The bond energy term is the energy actually required to break a bond, or rather a mole of these bonds. The fragments that you produce depend on what the actual bond is holding together.
There are two terms that are used:
1. Bond enthalpy – this is the average of a bond of a certain ‘type’ For example the C-O bond. This occurs in many diferent molecules and has a slighlty different value on each, as the actul environment of a bond affects the energy needed to break it. Thus the bond enthalpy is the average taken over a whole range of different C-O bonds.
The values that are quoted in data tables are for Bond enthalpy per mole of bonds in kJ mol-1
To understand atomic absorption it is necessary to take a look at some of the concepts involving the nature of light itself.
Light is just a form of electromagnetic radiation. The term electromagnetic radiation refers to the propagation of energy through a medium (or a vacuum) in the form of oscillations of an electrical nature with a corresponding perpendicular magnetic field (motion of electrical fields causes a magnetic field and vice versa)
So electromagnetic radiation is a form of energy that passes from one place to another at the speed of light in the form of waves.
Waves have various characteristics, such as velocity (the speed of light), wavelength (the distance from a point on one wave to the equivalent point on the next wave), frequency and amplitude.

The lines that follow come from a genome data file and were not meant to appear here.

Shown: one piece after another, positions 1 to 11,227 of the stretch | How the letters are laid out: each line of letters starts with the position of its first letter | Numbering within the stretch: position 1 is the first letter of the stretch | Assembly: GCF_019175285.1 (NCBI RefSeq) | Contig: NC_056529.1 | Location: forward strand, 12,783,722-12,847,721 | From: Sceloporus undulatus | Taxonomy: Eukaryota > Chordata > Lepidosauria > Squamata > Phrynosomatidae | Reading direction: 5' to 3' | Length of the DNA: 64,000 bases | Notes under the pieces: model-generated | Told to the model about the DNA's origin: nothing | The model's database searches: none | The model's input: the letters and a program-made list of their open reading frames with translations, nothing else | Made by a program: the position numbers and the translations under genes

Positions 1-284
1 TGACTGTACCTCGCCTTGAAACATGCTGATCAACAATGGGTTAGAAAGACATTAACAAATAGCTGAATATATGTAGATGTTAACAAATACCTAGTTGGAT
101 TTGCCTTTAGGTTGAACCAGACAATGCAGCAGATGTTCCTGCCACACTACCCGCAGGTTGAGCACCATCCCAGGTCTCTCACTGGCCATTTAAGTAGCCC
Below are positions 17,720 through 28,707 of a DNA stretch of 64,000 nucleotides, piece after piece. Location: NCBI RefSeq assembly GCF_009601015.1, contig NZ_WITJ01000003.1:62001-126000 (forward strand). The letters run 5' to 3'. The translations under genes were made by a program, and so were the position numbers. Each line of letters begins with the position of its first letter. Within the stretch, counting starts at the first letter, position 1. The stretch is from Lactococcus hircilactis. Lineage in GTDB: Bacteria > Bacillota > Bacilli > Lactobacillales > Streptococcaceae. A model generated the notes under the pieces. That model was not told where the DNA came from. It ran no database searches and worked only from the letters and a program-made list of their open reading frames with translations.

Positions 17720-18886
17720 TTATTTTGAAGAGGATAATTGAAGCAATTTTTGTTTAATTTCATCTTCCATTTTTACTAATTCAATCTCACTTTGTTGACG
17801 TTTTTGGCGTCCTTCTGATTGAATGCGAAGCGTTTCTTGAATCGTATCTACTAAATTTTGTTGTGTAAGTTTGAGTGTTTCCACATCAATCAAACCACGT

The amplitude is proportional to the intensity of light and not particularly important at the moment. The frequency is the number of wavelengths that pass a specific point per second. There is a very simple relationship between the velocity of a wave, the wavelength and the frequency.
c (the velocity) = lambda (the wavelength) x f (the frequency)
c is a constant (the speed of light)
The energy of a wave is difectly proportional to its frequency and hence, inversely proportional to its wavelength. Both are connected to the energy be the Planck constant ‘h’.
Energy = h x f
Energy = hc/wavelength
In atomic absorption events, the energy of the incoming wave must have the exact energy that is needed for an electron to be promoted to a higher level. It absorbs this energy and gets promoted. Detection systems see this specific wavelength (or frequency) removed from the spectrum.
An absorption spectrum thus appears as a series of dark lines superimposed on a continuous spectral background. This process need not necessarily take place in the visible region of the spectrum (which is tiny compared to all the available electromagnetic spectrum, it occupies the wavelengths from about 400 -700 nm) in which case the detection cannot be visible, it must rely on apparatus designed to detect absorption in specific regions of the electromagnetic spectrum.